Lipid vesicle co-sedimentation assay
Liposomes of phosphatidylcholine (PC) were prepared as described in . Briefly, 8 mg of PC (Doosan Sedary Research Laboratories; Englewood Cliffs, NJ, USA) in chloroform was evaporated under N2 until a thin film was formed in the bottom of a glass tube. PC was then resuspended in 2 ml buffer (10 mM Tris–HCl, 100 mM KCl, pH 7.5) and the tube was sonicated in a Branson Ultrasonic water bath (Model 3510) for ~1 min at RT until lipids formed an opalescent suspension. Large multi-lamellar liposomes were sedimented by ultracentrifugation at 100 000 × g at 25 °C for 30 min. The pellet containing liposomes was resuspended in buffer B (10 mM Tris–HCl, 100 mM KCl, 2.5 mM MgCl2, pH 7.5), to obtain a final lipid concentration of 4 mg/ml. To test the binding to PC liposomes, 20 μg of recombinant BSP5 constructs, 10 μg of Trx-His-S and 10 μg of BSP5 were incubated with liposomes (equivalent to 150 μg PC), in a total volume of 300 μl of buffer B. Incubations were carried out for 30 min at RT, after which liposomes were centrifuged once again at 100 000 × g at 25 °C for 45 min. Equivalent fractions of supernatant (proteins precipitated with 15 % TCA) and pellet were analyzed by 15 % SDS-PAGE followed by Coomassie Brilliant Blue staining and by Western blot.
Sperm binding assay
Bovine epididymides were obtained from a local slaughterhouse near Montreal. Cauda sperm collected from the epididymides were washed twice (300 × g, 10 min) with 10 volumes of a modified Tyrode’s medium designated mTALP (100 mM NaCl, 2.7 mM KC1, 1.8 mM CaCl2, 0.5 mM MgCl2, 0.3 mM NaH2PO4, 35.7 mM NaHCO3, 0.1 mM sodium pyruvate, 17.4 mM sodium lactate, 0.5 mM taurine, 0.05 mM L-epinephrine, 63 μg/ml penicillin G (1585 U/mg), 0.1 mM streptomycin sulfate, and 20 μg/ml phenol red dye) . Washed sperm (10 × 106 cells) were then incubated in 1 ml mTALP for 90 min at 39 °C with 20 μg/ml of respective recombinant BSP5 construct, 20 μg/ml Trx-His-S or 20 μg/ml native BSP5. Following the incubation, sperm were pelleted at 5000 × g for 10 min. The supernatant was removed and the pellet was washed three times with 1 ml of PBS. The supernatant was precipitated with TCA (15 %, final concentration), resuspended in Laemmli sample buffer and boiled 10 min. The pellet was resuspended in sample buffer, boiled 10 min and sonicated 1 h in a water bath. Supernatants and pellets were finally analyzed by western blot.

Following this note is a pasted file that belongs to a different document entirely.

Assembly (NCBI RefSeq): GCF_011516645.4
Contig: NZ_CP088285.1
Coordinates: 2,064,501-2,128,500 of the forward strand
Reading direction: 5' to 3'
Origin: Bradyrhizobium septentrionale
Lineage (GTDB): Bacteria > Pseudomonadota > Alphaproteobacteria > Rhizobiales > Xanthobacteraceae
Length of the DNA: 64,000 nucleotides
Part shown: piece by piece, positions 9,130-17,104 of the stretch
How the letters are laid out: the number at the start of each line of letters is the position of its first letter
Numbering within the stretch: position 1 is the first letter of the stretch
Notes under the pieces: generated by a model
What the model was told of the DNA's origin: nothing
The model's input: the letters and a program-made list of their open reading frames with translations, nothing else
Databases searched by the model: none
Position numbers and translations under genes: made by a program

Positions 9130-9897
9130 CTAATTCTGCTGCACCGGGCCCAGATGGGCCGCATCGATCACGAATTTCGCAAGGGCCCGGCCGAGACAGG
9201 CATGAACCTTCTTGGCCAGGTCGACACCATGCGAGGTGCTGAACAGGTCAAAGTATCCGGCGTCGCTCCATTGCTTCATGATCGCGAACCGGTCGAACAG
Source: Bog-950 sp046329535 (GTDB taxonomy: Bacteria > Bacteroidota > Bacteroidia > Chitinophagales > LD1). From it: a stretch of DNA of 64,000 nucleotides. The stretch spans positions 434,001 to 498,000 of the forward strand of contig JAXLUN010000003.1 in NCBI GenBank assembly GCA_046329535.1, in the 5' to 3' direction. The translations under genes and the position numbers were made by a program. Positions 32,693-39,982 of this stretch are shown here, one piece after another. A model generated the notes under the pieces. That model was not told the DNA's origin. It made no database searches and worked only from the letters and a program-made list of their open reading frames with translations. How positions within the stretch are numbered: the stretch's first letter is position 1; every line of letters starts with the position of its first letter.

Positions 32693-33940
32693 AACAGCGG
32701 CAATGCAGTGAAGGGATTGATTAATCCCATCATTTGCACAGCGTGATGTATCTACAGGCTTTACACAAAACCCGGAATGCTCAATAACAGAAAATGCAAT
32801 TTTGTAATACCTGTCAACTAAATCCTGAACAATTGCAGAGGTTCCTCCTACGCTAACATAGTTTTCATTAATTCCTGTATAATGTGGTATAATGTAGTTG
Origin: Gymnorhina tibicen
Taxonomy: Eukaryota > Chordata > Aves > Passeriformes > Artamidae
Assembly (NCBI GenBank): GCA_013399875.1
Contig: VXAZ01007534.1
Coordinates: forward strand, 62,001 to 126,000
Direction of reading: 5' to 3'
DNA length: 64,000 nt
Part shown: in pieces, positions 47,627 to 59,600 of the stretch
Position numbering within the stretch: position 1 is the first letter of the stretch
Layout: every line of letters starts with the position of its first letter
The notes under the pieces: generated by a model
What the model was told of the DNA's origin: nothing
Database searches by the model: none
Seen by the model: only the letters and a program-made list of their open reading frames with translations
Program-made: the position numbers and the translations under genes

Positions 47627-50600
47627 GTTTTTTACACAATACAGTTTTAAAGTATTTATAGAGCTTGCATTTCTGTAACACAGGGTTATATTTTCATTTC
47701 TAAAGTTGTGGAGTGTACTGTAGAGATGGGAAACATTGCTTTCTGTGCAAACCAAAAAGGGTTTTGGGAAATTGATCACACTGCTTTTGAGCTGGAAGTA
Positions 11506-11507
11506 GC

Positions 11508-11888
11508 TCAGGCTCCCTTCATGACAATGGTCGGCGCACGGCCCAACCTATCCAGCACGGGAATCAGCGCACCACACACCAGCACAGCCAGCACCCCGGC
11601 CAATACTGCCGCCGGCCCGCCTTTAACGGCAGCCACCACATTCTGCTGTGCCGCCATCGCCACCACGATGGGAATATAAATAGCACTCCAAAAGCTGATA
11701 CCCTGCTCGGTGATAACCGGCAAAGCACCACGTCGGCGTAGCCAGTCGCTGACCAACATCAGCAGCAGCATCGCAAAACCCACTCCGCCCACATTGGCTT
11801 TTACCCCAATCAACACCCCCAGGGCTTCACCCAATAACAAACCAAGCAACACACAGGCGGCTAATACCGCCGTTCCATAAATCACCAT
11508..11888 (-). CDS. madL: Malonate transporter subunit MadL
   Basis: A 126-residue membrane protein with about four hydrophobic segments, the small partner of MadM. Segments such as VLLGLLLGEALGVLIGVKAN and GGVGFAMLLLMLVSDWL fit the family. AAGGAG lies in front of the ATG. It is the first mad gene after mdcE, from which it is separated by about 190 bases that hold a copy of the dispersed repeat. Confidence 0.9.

Sperm capacitation and acrosome reaction
Epididymal sperm were prepared as described above. Washed sperm (final concentration of 5 × 107 cells/ml) were preincubated (5 % CO2, 39 °C) for 20 min in the presence or absence of different concentrations of each domain constructs. Sixty μg/ml Trx-His-S and 30 μg/ml native BSP5 were used as negative and positive control respectively. The cells were then washed twice (300 × g, 10 min) and resuspended (final concentration of 5 × 107 cells/ml) with 12 μg/ml of heparin. After the 5 h incubation, two aliquots of each sample were taken. The first aliquots were re-incubated for 15 min in the absence (spontaneous acrosome reaction) or in the presence of 100 μg/ml of lyso-PC. This concentration of lyso-PC was previously shown to induce the acrosome reaction in capacitated sperm while having no effect on noncapacitated sperm . The other sperm aliquots were used for immunofluorescence study.
To assess acrosome reacted status of the bovine sperm, the naphthol yellow S-erythrosin B staining by Lenz et al. was used . Briefly, the slides were placed in 0.1 % naphthol yellow S in 1 % aqueous acetic acid for 30 min and rinsed in 1 % aqueous acetic acid for 10 s. The slides were then drained, placed in a solution of 0.2 % aqueous erythrosin B and 0.2 % naphthol yellow S (pH 4.8) for 13 min, rinsed in distilled water, and air dried.